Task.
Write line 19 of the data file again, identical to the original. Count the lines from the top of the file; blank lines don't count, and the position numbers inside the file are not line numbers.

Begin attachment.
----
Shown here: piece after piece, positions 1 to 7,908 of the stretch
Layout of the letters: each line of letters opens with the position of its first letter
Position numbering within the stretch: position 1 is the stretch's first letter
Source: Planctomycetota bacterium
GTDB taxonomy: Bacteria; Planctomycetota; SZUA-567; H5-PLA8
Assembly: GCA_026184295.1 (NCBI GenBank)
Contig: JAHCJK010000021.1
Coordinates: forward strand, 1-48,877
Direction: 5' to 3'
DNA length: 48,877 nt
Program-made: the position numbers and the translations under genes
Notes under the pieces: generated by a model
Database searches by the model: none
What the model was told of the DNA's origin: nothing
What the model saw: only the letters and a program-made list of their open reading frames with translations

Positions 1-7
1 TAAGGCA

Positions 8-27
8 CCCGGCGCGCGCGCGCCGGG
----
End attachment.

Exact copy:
8 CCCGGCGCGCGCGCGCCGGG